Mike Hoogsteden, Advanced Turbine Support’s director of field services, called to say his company has informed customers that it believes visible-dye liquid penetrant (PT) is the most dependable in-situ inspection process for identifying radial tip cracks in 7FA Stage 0 and Stage 1 rotor blades. The OEM recommends in Technical Information Letter 1509-R3, “F-Class Front-End Compressor Inspections,” that owner/operators check for R0 and R1 tip cracking in regular borescope inspections. The TIL explains why blade tip distress occurs and how to mitigate it.
Advanced Turbine Support has deep experience in compressor borescope inspections, citing the finding of more than 265 cracked rotor blades since 2001 using PT. Hoogsteden said the superiority of PT over eddy current (ET) for identifying the presence of radial tip cracks (photos) in 1509 inspections recently was confirmed when his company was called in to validate the findings of another vendor that had used ET. In this case, the engine owner/operator wanted a second opinion on the findings before it decided on possible corrective action. Second opinions are standard practice for some owners in critical situations.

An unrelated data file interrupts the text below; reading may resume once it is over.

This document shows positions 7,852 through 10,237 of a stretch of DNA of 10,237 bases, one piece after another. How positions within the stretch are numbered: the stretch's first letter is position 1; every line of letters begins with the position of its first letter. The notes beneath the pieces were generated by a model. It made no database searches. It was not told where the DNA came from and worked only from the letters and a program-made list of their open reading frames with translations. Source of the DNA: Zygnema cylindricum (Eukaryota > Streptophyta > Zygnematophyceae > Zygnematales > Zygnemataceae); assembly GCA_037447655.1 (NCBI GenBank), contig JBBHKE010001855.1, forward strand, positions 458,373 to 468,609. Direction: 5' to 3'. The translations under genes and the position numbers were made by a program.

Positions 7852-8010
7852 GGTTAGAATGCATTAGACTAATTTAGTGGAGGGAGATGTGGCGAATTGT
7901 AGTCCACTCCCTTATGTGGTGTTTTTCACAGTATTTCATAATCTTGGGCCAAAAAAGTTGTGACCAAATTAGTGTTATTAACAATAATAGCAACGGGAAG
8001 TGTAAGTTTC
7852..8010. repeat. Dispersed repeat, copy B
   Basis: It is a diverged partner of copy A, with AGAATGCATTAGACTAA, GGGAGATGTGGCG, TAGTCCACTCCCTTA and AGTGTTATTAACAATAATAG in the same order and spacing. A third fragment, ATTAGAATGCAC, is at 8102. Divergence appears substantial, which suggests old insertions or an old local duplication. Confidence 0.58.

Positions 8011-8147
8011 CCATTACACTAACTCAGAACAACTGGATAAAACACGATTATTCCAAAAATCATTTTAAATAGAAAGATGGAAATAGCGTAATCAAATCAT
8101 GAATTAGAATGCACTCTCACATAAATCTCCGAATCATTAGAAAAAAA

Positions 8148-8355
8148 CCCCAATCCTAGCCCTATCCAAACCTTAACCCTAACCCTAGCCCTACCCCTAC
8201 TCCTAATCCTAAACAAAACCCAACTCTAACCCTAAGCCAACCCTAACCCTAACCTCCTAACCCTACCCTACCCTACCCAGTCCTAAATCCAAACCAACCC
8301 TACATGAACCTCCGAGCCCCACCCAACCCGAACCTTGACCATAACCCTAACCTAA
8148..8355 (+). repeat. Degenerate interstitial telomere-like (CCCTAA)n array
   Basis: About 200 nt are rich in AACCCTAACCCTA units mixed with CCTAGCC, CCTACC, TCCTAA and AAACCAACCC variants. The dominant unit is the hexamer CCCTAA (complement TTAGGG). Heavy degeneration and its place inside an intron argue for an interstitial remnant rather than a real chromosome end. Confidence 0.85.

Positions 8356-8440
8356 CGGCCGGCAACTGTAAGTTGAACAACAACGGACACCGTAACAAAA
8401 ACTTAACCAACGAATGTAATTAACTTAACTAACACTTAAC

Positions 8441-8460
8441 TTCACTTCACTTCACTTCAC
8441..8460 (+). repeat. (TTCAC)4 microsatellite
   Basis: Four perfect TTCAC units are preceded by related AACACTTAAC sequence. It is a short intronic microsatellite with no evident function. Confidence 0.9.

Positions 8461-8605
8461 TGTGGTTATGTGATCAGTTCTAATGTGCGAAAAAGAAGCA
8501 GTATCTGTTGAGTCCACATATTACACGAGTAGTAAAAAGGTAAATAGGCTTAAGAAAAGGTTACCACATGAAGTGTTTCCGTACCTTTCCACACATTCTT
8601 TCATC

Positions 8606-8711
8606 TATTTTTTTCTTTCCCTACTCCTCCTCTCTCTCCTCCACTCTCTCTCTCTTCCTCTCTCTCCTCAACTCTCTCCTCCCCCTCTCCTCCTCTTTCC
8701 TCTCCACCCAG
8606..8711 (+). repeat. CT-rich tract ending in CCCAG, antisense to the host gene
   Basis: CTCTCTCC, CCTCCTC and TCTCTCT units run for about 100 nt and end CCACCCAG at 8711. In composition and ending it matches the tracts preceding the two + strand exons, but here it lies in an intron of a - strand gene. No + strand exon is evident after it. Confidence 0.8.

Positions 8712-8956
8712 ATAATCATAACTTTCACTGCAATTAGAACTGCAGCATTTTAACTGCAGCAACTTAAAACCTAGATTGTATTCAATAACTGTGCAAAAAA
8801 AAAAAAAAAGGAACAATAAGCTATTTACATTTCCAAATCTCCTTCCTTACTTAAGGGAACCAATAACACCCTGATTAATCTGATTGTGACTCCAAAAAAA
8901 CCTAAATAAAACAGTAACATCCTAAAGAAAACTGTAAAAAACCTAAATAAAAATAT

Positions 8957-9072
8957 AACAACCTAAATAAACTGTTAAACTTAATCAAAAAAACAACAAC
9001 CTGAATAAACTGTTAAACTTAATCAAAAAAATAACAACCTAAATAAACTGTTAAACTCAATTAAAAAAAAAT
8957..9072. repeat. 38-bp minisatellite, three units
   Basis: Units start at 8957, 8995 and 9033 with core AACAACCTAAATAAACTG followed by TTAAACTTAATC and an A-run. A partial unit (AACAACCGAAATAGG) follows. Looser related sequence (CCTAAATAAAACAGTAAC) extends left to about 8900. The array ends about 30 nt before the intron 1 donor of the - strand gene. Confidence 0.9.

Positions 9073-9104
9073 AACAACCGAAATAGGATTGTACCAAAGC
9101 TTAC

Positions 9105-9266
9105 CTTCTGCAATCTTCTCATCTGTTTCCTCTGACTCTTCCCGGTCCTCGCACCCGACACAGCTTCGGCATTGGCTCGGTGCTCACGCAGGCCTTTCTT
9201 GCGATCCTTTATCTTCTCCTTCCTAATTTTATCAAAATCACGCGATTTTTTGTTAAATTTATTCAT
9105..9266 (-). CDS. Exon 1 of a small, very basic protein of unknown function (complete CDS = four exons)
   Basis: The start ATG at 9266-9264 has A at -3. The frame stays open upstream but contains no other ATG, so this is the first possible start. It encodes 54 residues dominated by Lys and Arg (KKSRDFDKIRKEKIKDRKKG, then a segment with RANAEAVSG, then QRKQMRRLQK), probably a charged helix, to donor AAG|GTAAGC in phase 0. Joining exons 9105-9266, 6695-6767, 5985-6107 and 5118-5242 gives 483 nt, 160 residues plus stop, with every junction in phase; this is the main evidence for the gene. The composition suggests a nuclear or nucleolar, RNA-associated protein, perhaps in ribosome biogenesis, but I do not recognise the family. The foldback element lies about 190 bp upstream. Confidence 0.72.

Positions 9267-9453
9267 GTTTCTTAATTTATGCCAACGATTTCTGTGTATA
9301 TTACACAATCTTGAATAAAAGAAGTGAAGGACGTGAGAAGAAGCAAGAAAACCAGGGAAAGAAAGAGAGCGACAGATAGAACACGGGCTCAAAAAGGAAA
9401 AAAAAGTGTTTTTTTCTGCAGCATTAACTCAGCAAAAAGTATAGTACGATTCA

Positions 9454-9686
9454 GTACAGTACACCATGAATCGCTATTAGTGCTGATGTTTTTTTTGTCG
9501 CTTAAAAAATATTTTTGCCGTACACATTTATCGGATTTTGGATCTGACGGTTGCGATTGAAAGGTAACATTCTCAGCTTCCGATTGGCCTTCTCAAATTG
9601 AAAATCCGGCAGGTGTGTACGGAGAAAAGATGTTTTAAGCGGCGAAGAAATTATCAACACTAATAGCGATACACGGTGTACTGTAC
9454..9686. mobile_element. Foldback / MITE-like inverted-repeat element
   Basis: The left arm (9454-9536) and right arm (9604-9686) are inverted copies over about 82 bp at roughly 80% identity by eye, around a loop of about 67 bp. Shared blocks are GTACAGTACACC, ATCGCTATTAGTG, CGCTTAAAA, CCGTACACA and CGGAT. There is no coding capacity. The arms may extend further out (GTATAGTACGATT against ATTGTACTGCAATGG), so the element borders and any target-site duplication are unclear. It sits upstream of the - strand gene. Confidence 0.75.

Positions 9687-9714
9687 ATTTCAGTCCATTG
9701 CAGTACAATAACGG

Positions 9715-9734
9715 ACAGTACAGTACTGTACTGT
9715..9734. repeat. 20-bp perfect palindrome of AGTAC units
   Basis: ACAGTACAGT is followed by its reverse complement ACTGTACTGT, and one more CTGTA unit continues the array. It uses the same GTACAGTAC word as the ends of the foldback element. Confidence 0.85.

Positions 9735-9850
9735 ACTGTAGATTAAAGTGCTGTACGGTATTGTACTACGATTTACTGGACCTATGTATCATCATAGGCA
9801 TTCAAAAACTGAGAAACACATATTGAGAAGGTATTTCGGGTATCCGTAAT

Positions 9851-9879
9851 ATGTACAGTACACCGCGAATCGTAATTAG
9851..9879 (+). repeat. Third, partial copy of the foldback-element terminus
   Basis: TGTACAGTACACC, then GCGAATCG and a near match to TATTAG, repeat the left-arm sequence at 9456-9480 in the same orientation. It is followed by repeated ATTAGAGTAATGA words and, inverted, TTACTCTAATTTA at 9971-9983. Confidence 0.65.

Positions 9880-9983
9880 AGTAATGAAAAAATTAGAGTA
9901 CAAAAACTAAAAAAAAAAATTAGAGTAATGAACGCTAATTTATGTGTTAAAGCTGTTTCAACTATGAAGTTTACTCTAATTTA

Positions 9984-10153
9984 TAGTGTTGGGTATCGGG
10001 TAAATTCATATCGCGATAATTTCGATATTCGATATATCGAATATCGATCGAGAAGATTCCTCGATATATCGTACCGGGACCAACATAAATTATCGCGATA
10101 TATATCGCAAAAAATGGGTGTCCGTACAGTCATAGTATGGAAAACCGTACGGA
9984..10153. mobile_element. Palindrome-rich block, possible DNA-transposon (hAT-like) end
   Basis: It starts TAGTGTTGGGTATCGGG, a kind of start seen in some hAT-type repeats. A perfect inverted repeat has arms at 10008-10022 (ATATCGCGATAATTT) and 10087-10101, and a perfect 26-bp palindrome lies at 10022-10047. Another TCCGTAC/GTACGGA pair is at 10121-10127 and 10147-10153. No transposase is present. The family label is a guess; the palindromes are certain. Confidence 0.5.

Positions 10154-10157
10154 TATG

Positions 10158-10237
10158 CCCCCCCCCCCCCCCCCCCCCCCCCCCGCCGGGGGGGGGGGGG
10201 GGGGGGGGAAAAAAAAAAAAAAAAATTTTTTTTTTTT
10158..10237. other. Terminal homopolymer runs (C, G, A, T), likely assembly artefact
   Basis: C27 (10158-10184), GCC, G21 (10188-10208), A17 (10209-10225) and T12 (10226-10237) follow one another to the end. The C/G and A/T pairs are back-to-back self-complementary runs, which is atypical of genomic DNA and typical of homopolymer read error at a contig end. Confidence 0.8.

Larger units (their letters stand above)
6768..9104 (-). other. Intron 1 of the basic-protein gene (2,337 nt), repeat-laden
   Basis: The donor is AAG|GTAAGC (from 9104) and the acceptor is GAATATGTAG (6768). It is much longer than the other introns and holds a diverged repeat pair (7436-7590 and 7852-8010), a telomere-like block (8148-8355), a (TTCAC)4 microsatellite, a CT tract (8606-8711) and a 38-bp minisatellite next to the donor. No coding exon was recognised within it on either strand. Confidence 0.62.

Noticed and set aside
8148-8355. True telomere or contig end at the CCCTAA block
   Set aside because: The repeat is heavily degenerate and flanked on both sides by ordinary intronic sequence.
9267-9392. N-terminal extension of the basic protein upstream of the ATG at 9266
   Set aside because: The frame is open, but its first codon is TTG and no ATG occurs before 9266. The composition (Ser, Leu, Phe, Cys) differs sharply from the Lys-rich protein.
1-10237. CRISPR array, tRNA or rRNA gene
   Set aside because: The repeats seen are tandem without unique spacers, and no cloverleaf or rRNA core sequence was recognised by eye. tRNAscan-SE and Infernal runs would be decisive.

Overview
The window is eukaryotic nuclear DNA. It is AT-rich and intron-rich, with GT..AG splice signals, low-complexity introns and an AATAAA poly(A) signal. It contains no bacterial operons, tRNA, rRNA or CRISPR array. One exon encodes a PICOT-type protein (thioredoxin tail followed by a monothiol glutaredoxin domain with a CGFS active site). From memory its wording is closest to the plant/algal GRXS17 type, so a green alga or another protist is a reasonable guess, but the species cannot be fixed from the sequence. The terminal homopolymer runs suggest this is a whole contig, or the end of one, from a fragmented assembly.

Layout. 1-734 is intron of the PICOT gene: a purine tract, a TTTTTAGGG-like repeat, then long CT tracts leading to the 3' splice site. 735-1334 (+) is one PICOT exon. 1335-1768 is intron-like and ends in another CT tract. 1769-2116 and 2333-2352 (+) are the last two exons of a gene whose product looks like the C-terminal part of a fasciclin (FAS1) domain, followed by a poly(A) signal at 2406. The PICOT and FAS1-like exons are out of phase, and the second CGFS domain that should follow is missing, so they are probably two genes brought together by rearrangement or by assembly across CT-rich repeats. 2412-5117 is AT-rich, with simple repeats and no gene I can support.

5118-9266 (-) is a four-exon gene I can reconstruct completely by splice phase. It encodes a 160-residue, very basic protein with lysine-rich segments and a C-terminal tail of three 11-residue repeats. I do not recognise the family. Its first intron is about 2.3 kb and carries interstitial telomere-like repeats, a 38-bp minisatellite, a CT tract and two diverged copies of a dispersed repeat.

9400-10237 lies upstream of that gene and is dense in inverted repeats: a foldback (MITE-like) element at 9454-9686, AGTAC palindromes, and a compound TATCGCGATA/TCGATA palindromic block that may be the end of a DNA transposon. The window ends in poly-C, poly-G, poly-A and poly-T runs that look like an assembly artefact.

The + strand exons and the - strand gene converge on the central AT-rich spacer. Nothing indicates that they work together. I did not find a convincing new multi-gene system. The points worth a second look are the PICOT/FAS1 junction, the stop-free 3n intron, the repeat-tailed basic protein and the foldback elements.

Advanced Turbine Support’s inspectors confirmed the two cracks found with ET, but also identified three additional cracks that went undetected. “Any of these missed cracks could have led to a catastrophic compressor failure prior to the next annual inspection,” Hoogsteden said. Based on this result and previous experience, he recommends PT as a best practice for identifying radial tip cracks and for immediately conducting in-situ blend repairs of cracks found.